The Shop Around the Corner (1940)

Genres - Comedy, Romance  |   Sub-Genres - Romantic Comedy, Sophisticated Comedy, Workplace Comedy  |   Release Date - Jan 12, 1940 (USA - Unknown)  |   Run Time - 97 min.  |   Countries - United States   |   MPAA Rating - NR
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Review by Richard Gilliam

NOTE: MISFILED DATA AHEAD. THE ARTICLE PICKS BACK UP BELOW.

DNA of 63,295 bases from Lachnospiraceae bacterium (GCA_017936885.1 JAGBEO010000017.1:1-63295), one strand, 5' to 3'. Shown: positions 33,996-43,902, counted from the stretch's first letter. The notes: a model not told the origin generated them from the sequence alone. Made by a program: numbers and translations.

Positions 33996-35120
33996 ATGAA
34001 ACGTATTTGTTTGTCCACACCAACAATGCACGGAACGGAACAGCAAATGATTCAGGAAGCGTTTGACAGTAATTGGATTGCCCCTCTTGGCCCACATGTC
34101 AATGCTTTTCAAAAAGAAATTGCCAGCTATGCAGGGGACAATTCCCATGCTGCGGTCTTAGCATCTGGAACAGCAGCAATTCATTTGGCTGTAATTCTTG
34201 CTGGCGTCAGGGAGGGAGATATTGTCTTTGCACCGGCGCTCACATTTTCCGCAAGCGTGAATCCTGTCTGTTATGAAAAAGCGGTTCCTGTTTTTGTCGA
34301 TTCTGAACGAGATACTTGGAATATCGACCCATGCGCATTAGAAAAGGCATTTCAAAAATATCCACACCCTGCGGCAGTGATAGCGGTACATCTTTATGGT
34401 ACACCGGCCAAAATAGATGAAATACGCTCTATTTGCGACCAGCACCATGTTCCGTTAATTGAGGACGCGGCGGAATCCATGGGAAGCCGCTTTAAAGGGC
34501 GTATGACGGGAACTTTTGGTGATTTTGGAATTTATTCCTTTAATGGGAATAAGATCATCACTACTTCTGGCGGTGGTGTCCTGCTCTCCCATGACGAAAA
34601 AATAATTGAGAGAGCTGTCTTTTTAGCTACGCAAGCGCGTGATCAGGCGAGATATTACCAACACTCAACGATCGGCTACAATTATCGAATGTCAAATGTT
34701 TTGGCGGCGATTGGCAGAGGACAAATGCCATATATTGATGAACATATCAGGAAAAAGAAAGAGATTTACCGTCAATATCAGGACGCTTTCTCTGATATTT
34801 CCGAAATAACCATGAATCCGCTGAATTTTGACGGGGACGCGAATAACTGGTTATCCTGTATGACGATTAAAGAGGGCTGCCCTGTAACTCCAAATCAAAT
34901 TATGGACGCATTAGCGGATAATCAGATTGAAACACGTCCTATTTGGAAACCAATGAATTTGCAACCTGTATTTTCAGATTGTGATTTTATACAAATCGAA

The Shop Around the Corner is one of the screen's best romantic comedies, and an excellent example of the subtle humor and wry character interplay that marked the films of director Ernst Lubitsch. The plot -- likeable people (James Stewart and Margaret Sullavan) who are antagonists in real life but also anonymous pen pals are infatuated with each other -- is ripe with comic potential, but Lubitsch takes the material further, including several bittersweet subplots that give the film richness and texture. The supporting performances are first-rate, particularly Frank Morgan and Joseph Schildkraut, and the film has the classy look that was a hallmark of MGM films of this era. The central story has been reused in various films, including Nora Ephron's You've Got Mail.